Why is Media Literacy Important? A Personal View

Remarks at CML's Friendraising Breakfast, November 14, 2000.

Looking at this audience full of my friends and of supporters of the Center, and I feel very humble. And grateful to be here with you, and to know that you are here because you want to see the Center succeed with our very important mission of spreading the message of media literacy.

I've become impassioned about that mission, to the point where my children are saying, "Oh Mom! All you can think about is media literacy!" And my friends are rolling their eyes. So in reflecting about what to share with you today, I decided to step back and ask myself, "Why is media literacy so important to me? Why do I care so much, and feel so strongly about it?"

Several themes came up for me, that I connect with very deeply.

The first is that I believe in freedom, and my experiences tell me that freedom is fragile, and can come at a very high price. When I was growing up, the men that I loved were all war veterans and working men. I am the daughter of a World War II veteran. My father served in the Pacific fleet, and I still remember how he jumped violently if I touched him as he slept, and how his nightmare cries sometimes woke me up at night.

Second, I believe in equality. I know what it is to feel less than equal because I was born a girl child - and though I decided long ago that, like the 1950's song said, "I Enjoy Being a Girl," it wasn't always that way.

Third, I believe in taking responsibility. I am a working girl, and always have been, since I was 13 years old, when I started babysitting for 50 cents per hour. Do some of you remember that pay scale? I've found that being responsible is a challenge. And yet it's part of life's blessings. It's taking care of ourselves while extending ourselves toward our family, friends and community.

And finally, I believe in education. Education was my ticket, as I'm sure it was for many of us here today. I am standing here because I was a full-scholarship student to the University of Illinois in Champaign Urbana.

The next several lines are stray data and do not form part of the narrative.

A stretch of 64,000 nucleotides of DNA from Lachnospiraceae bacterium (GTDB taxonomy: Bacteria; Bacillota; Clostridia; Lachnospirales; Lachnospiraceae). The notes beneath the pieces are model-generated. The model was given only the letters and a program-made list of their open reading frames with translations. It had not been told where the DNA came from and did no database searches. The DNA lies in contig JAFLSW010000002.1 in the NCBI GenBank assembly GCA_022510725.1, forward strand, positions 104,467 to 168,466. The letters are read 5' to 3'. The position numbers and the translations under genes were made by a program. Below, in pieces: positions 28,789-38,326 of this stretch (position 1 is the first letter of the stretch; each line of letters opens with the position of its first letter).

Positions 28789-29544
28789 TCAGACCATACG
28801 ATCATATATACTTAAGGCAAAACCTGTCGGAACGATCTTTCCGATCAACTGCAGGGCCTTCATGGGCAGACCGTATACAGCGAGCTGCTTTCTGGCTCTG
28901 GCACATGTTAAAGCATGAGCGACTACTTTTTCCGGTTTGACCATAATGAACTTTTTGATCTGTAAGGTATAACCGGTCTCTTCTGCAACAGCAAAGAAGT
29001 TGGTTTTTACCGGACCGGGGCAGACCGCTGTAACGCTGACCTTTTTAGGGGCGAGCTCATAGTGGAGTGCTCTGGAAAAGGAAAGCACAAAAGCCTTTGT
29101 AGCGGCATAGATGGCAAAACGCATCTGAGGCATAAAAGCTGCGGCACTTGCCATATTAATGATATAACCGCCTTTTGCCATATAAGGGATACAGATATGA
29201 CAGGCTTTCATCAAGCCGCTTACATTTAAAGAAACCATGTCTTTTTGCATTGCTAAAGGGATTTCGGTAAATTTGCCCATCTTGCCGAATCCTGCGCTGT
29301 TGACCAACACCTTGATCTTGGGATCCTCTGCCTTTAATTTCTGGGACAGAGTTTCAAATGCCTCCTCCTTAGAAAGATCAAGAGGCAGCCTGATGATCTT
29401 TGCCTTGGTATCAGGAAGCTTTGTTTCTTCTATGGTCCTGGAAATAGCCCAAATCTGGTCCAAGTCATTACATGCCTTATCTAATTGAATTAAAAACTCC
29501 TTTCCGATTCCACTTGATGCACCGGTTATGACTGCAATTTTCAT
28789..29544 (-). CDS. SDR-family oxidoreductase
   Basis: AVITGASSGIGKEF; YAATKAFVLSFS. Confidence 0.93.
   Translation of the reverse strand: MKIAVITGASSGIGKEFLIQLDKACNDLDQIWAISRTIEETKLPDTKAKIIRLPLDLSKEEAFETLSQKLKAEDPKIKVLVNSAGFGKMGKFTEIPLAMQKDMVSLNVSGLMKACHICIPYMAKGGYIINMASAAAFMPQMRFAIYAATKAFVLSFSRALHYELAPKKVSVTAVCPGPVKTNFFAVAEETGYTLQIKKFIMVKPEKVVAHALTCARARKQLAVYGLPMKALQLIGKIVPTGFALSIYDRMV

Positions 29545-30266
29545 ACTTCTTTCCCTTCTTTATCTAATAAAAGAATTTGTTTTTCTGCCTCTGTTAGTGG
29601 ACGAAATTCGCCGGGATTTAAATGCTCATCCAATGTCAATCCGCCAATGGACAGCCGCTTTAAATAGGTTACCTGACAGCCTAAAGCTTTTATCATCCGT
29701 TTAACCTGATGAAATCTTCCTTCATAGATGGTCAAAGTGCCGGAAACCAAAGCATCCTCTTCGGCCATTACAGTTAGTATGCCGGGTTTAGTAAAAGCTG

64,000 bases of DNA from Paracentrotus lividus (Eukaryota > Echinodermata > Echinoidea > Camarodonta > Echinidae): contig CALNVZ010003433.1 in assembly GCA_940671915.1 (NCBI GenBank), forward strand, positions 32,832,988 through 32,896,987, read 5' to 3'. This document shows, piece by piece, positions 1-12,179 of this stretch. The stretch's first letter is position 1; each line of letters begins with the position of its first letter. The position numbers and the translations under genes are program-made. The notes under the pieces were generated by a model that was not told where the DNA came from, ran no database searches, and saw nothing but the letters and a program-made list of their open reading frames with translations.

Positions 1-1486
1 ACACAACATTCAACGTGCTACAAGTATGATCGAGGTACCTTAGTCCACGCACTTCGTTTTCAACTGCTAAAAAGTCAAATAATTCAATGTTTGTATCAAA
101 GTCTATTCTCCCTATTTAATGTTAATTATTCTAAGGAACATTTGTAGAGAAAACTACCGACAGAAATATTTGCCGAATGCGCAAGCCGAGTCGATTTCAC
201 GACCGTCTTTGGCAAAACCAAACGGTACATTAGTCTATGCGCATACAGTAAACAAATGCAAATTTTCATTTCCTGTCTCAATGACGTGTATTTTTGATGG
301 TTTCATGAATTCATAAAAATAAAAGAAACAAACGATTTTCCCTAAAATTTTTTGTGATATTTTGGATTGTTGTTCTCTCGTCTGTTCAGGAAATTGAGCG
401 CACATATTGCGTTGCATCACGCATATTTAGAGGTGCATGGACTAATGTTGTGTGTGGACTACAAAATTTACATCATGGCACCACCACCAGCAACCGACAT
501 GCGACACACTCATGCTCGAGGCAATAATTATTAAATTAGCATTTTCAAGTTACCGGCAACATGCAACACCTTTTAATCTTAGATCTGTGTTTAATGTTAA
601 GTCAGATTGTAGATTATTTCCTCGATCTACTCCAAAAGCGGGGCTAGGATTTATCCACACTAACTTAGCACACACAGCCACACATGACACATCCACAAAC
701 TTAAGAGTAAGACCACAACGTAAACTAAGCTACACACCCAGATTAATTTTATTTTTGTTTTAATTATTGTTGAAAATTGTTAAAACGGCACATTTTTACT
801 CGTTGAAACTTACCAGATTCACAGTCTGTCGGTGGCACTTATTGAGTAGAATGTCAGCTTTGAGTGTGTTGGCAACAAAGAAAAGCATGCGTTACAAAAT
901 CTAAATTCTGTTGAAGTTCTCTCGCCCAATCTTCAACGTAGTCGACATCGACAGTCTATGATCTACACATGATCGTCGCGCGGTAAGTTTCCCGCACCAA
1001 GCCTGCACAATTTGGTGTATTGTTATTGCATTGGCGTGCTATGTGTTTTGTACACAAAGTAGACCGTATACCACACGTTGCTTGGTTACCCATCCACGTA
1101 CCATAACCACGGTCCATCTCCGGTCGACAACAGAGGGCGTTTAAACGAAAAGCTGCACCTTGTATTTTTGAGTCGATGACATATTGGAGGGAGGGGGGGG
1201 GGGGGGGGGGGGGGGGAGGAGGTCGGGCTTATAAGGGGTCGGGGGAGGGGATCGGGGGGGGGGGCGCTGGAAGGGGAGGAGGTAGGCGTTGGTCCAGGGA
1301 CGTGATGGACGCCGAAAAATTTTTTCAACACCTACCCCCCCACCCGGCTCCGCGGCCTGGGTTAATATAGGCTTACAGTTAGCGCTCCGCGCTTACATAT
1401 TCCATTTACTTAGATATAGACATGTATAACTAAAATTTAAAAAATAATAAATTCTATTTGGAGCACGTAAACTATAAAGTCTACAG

I've learned that knowledge is power, in the best sense of the word. A number of years ago I helped found an investor club for a group of women here in Los Angeles. It has been one of the most rewarding experiences I've ever had. None of us in the investor club had experience in the stock market. But today, some of these same women are handling their own portfolios, and even the portfolios for their family. And you've never seen a group more proud of the money we've earned!

Some of my partners are here today, and I can't begin to thank them enough! Girls, I would never have studied the financial pages alone!

Free Your Mind! Express your View!

So what has all this to do with media literacy? To my way of thinking-everything. Because being media literate means being able to access, analyze, and evaluate information, which we receive through media. Being media literate means being able to create media messages and to use the technology tools available to us. It means being able to think critically and speak confidently.

If we have these media literacy skills, we are able to free our minds. We are able to make our own judgments and choices. And we are able to express our own views creatively and effectively.

To me, having a media literate society is the essence of having a democratic society and a market-based economy. It is the essence of having the ability to both enhance and protect our precious freedoms. It presumes that we, the people, are smart and capable and responsible. It reinforces that expectation that, if we are responsible, others should exercise responsibility, as well. It assumes that learning is a lifelong process that doesn't just take place through textbooks or in certain demographic areas.

Media literacy is the gift that I hope we can give ourselves and pass to our children, as they seek to take their place in our society. My husband Tom and I have two children —13 and 10. As I see them grow and develop, I feel strongly that media literacy is something they need to live successfully in our world today. Media literacy is something I want them to have - and that was what drove my decision to first get involved with the media literacy program Fr. Bill Kerze started at Our Lady of Malibu school, and which ultimately led to my joining the Center.

I believe that the various career and life experiences I've had have led me to this cause and to this day, and I sincerely hope that I can contribute my small part to the success of this mission of media literacy. I'm grateful for this opportunity to be of service. Thank you for your support. And thank you for your generosity.

 
Author:

Tessa Jolls is President and CEO of the Center for Media Literacy, a position she has held since 1999. She is a graduate of the University of Illinois and has consulted and published in the organization development/change management field for major corporations.